One of my "beats" at the Calistoga Tribune is education, so I routinely cover school board meetings, high school plays, hiring of new teachers, the doings of honor students, etc. Much of the time, that news is positive and upbeat - a celebration of successes. But occasionally, it gets more political, and then, it can be just as gritty and challenging as covering City Hall or state politics.
Our much-loved school superintendent of 25 years retired last summer. His replacement, a woman from San Diego, was the top choice from a field of 27 candidates, and at first all looked rosy ahead. But it just happened that right at the moment she took over her post, there was a rift in the school board over a possible facilities bond (a proposal to build a new school gymnasium), and in the ensuing months, there has been increasing tension as two distinct camps have formed. They finally seemed to have come to an uneasy truce around January - and then three weeks ago, out of nowhere, the new superintendent announced that the principal and vice principal of the high school had requested "reassignment" to teaching positions. Of course, as the story came out, they had been given a choice of being let go completely or being reassigned. The high school principal happens to be another member of the community who, although admittedly quirky, has been thoroughly commited to the kids and the city, and has been involved in the administration for over 20 years.
The town exploded into two divisive camps once again, one backing the superintendent's right to make changes and head in a new direction, and one demanding answers and reasons, wanting to know what in the world had led her to make such a radical decision when she's only been in the community for nine months.
At last Monday's school board meeting, more than 200 people showed up, packing the community room beyond capacity, many willingly standing outside in the rain to hear the proceedings. And when, after all of that, it was clear that it was simply a formality, and the board (and superintendent) had no intention of reconsidering their choice, I began getting phone calls about the possibility of the initiation of a recall movement. (Neighboring St. Helena recently recalled their entire school board, so this is a very real threat.)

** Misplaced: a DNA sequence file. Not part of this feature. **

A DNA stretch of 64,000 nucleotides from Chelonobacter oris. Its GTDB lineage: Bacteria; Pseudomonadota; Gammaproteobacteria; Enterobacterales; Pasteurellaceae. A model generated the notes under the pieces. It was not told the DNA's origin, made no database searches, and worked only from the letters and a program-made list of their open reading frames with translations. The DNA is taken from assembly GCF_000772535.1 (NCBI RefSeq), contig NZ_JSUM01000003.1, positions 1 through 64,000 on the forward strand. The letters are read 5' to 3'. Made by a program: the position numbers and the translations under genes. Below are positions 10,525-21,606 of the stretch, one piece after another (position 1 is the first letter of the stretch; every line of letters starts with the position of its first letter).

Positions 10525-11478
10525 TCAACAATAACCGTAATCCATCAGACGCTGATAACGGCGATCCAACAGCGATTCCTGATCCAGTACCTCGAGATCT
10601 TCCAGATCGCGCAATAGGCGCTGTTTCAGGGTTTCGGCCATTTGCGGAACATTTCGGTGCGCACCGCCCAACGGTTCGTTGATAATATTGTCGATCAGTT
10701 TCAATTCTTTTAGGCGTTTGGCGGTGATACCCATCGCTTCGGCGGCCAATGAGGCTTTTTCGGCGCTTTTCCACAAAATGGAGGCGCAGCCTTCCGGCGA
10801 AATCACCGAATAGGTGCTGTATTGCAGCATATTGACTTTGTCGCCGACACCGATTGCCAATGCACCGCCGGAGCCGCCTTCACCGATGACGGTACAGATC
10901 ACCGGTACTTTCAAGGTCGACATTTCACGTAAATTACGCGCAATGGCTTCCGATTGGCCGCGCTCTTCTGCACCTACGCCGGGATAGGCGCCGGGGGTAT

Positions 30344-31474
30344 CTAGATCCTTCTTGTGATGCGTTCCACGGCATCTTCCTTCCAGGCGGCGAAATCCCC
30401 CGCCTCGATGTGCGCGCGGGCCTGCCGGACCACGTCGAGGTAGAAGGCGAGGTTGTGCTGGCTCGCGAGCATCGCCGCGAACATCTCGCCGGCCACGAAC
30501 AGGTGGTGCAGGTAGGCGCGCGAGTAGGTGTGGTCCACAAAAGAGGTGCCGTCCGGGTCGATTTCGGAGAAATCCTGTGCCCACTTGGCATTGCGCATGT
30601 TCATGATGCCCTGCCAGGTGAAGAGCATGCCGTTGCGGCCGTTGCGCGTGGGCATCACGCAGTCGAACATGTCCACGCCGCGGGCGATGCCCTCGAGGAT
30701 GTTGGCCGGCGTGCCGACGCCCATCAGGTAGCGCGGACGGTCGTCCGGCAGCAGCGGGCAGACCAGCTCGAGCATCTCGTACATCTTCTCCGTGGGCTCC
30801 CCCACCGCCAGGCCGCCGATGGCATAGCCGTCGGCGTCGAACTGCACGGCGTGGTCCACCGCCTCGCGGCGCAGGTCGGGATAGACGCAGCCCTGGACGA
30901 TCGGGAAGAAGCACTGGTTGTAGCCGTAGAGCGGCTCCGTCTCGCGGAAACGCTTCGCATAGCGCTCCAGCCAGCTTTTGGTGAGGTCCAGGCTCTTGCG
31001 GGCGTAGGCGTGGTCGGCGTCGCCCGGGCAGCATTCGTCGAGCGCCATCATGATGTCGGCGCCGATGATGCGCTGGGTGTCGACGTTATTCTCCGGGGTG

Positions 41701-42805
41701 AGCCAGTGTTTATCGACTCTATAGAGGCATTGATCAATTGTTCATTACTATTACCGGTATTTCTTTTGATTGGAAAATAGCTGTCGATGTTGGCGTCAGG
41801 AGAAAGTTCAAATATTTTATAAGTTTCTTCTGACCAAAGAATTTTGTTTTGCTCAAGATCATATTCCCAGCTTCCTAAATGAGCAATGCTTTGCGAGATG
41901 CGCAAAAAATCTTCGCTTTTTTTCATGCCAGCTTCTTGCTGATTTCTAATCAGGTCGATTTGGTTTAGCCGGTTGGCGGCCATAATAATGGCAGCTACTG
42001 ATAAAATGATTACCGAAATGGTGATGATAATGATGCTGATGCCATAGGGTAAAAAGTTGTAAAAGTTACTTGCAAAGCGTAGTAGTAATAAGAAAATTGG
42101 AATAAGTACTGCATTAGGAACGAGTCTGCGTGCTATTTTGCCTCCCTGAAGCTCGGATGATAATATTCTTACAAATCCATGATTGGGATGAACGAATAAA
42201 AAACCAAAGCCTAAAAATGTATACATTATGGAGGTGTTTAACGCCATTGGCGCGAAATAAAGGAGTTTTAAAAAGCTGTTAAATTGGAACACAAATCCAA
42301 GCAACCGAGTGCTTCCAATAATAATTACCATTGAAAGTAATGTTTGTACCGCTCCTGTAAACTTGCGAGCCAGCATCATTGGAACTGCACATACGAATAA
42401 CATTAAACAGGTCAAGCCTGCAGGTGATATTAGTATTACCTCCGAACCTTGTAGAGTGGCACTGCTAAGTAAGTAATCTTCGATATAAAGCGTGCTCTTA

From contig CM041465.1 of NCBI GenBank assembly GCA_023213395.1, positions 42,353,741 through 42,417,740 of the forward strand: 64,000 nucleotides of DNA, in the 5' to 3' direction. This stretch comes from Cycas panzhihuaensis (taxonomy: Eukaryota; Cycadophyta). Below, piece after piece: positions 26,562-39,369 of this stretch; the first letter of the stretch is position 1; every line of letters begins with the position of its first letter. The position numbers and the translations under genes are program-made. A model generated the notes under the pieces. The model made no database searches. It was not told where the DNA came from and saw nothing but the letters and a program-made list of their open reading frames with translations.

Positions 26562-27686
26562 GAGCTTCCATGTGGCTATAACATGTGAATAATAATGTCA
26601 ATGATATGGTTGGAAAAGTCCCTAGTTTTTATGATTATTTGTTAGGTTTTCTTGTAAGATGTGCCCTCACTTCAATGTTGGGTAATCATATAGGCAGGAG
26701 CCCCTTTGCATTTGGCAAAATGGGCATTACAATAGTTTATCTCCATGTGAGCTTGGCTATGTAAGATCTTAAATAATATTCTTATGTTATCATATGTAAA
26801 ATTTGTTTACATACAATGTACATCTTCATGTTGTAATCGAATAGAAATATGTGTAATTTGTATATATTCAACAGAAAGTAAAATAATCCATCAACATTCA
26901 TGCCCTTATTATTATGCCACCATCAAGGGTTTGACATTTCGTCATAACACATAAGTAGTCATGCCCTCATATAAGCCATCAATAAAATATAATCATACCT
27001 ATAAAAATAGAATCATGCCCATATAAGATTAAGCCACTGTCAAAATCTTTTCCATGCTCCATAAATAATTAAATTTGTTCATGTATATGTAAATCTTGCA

As a journalist, my job in these situations is challenging. I often have my own opinions about things, especially since I have quite a bit of insider knowledge because of my continuous scrutiny and coverage of these events. But, my role is to make sure everyone feels represented and heard, and that the news is presented on the page in as balanced a format as possible.
It's hard. I like the new superintendent. But right now, she's doing things that I don't like - obvious things, like not answering my calls, or sidestepping my questions. She's being evasive with me, which in turn makes it difficult for me to present her in the best light to the public. And other people are also expecting me to take "their" side - or, contrarily, assuming that I will NOT take their side, and so they won't return phone calls. It all turns into a ridiculous headache at times.
People frequently say to me, right after these meetings, "I hope you're going to be fair." As if I would purposefully try to be anything else. I want to say to them, "You have no idea. I labor over these stories, trying to make sure that I have given everyone their say. And then I go home, and spend the weekend worrying about how everyone will react to the quotes that I used. I know that I wrote down exactly what they said. And I also know that people sometimes get furious when you quote them. Sometimes, especially in heated situations, there's just no winning. Even fair isn't perceived as fair."
For the last three weeks, I have been covering this story. And unfortunately, I'm afraid it's just starting to heat up. Maybe I'm wrong. Maybe it will blow over. But my sense is that this board of trustees and this superintendent have no idea what Pandora's box they have opened with this high-handed approach.
The thing that makes me crazy is that it all could have been avoided if it had been packaged differently, if the community could have been made to feel included, if they had been told that this was part of a larger vision that was for their benefit. Instead, they have been treated like children, left completely in the dark by the "parents know best" attitude of the board and superintendents. And that is no way to build community.